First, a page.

Steep slopes means the rainwater is likely to run straight over the surface before it can infilterate, whereas on gentle slopes it is the opposite

Weather Conditions

Hot, dry weather can bake the soil so when it rains the water cannot soak in so runs off the surface straight into the river. High temperatures increase evapouration rates from water surfaces, reducing discharge. Long periods of extreme cold weather can lead to frozen ground so the water can't soak in


When water enters the river, discharge increases (rising limb). The gap between peak rainfall and peak discharge is the lag time. The falling limb tends to be a gentle slope. Changes in land means that water may get their faster so the lag time decreases

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The 2009 Cumbrian Floods 1

What caused the rain?

Warm air mass picked up moisture as it crossed the Atlantic, the air was forced up higher ground. The air cooled and the moisture condensed into heavy rain and the weather front stopped over Cumbria. The eastern side was relatively unaffected because most of the rain had already fallen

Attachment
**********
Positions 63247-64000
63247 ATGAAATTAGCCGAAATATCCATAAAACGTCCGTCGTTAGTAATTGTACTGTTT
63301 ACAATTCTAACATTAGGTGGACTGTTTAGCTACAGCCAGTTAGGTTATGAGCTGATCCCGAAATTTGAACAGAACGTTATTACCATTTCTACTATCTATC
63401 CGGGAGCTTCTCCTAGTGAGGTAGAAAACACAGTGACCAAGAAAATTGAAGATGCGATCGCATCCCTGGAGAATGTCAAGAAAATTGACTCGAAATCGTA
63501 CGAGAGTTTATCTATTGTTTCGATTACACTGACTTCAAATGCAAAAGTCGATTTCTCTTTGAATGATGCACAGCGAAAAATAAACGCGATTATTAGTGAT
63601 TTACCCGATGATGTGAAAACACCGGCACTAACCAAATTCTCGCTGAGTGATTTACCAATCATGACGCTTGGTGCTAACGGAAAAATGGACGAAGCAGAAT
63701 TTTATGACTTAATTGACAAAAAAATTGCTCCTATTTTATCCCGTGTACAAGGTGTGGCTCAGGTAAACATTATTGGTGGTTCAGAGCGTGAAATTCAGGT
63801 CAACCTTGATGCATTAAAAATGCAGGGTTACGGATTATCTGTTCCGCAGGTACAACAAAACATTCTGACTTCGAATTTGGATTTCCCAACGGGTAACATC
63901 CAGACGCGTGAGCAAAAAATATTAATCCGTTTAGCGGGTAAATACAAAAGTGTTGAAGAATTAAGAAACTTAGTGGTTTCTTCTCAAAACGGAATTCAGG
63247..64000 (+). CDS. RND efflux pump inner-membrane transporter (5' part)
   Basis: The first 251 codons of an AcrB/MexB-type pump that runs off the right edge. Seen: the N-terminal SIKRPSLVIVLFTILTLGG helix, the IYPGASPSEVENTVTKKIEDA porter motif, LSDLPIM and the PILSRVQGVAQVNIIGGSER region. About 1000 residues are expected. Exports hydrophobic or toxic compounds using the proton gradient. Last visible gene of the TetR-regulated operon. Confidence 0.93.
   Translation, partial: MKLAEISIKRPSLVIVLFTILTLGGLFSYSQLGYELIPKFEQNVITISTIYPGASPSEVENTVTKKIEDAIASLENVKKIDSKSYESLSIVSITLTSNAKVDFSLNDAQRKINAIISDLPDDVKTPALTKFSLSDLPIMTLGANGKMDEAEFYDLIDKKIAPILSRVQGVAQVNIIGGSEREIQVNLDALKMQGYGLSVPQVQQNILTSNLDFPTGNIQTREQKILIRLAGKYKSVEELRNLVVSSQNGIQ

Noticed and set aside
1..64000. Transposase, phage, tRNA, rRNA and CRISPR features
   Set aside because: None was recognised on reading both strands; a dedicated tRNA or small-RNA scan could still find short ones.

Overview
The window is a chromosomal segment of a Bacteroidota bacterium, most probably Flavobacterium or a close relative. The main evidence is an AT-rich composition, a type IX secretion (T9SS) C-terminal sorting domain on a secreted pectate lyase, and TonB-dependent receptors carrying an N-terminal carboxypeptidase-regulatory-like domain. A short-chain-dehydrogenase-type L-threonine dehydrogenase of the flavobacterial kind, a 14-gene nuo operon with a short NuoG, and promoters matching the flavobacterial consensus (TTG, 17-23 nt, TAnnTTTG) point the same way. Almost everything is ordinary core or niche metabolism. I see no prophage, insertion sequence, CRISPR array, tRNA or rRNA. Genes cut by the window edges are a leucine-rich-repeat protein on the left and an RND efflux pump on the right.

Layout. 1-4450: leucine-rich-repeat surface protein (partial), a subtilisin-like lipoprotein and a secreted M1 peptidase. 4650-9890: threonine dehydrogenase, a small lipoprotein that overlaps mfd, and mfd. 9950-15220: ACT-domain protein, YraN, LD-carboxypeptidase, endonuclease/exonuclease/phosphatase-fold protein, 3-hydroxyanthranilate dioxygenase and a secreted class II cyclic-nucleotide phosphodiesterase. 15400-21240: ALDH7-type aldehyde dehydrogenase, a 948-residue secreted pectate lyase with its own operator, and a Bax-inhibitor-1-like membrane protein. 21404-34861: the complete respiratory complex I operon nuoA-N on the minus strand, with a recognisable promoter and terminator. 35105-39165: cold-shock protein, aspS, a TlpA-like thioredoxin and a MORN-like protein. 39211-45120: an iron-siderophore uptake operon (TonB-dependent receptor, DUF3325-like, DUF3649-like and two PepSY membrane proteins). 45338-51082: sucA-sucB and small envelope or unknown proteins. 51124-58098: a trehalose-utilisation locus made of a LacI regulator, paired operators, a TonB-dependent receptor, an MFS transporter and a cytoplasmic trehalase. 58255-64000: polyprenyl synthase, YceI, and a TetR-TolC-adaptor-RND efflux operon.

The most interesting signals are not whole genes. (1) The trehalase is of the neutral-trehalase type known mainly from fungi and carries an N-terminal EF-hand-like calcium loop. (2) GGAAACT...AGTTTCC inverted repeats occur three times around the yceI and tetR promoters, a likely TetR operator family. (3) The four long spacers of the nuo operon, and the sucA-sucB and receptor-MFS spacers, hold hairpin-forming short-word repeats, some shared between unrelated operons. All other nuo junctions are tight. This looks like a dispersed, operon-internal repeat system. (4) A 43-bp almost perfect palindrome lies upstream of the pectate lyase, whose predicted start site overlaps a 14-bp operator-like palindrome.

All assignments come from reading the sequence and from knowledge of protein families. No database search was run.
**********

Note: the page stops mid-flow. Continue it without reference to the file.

What helped to cause it?

The ground was already saturated, the steep slopes of Cumbrian mountains helped water run rapidly into rivers.

What factors cause flooding?

Heavy rain and rapidly melting heavy snowfalls, building particulary on flood plains increases the area of impermable surfaces reducing infilteration and increasing surface run off and the destruction of natural environments e.g. Deforestation as it increases the rate of run off

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The 2009 Cumbrian Floods 2


1300 homes were flooded and contaminated with sewage

Many businesses flooded causing financial and economic issues for locals

4 bridges collapsed and 12 were closed because of flood damage

1 man died


The government provided £1 million to help clean up

The Cumbria flood recovery fund was set up to help victims

Network rail opened a temporary railway station in Workington

The 'Visit Cumbria' website provided lists of recovery services and trade

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Flood Warning

Flood Codes - 3 codes are used:

Flood alert

Flood warning

Severe flood warning

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Bangladesh Floods 2007 - 1


Heavy rainfall - 900mm fell in July